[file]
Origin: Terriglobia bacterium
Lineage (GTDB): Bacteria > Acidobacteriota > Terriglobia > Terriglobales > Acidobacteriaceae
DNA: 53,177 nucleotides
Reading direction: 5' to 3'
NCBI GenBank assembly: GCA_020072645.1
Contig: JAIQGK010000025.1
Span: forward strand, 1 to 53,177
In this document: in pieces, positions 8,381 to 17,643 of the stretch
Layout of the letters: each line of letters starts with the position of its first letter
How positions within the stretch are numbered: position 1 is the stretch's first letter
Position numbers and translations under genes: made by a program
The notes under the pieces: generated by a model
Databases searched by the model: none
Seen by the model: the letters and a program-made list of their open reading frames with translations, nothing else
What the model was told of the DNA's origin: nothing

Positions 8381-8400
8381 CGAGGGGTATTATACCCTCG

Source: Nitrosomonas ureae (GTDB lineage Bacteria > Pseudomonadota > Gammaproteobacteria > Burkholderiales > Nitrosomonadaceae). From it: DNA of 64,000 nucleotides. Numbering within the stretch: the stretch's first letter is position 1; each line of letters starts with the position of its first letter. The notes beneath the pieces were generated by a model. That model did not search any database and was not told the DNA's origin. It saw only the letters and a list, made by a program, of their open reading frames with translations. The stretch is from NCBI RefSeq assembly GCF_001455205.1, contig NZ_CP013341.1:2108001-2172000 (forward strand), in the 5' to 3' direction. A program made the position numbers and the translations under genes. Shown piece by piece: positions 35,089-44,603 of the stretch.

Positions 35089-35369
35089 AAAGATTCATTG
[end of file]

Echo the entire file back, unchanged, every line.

Origin: Terriglobia bacterium
Lineage (GTDB): Bacteria > Acidobacteriota > Terriglobia > Terriglobales > Acidobacteriaceae
DNA: 53,177 nucleotides
Reading direction: 5' to 3'
NCBI GenBank assembly: GCA_020072645.1
Contig: JAIQGK010000025.1
Span: forward strand, 1 to 53,177
In this document: in pieces, positions 8,381 to 17,643 of the stretch
Layout of the letters: each line of letters starts with the position of its first letter
How positions within the stretch are numbered: position 1 is the stretch's first letter
Position numbers and translations under genes: made by a program
The notes under the pieces: generated by a model
Databases searched by the model: none
Seen by the model: the letters and a program-made list of their open reading frames with translations, nothing else
What the model was told of the DNA's origin: nothing

Positions 8381-8400
8381 CGAGGGGTATTATACCCTCG

Source: Nitrosomonas ureae (GTDB lineage Bacteria > Pseudomonadota > Gammaproteobacteria > Burkholderiales > Nitrosomonadaceae). From it: DNA of 64,000 nucleotides. Numbering within the stretch: the stretch's first letter is position 1; each line of letters starts with the position of its first letter. The notes beneath the pieces were generated by a model. That model did not search any database and was not told the DNA's origin. It saw only the letters and a list, made by a program, of their open reading frames with translations. The stretch is from NCBI RefSeq assembly GCF_001455205.1, contig NZ_CP013341.1:2108001-2172000 (forward strand), in the 5' to 3' direction. A program made the position numbers and the translations under genes. Shown piece by piece: positions 35,089-44,603 of the stretch.

Positions 35089-35369
35089 AAAGATTCATTG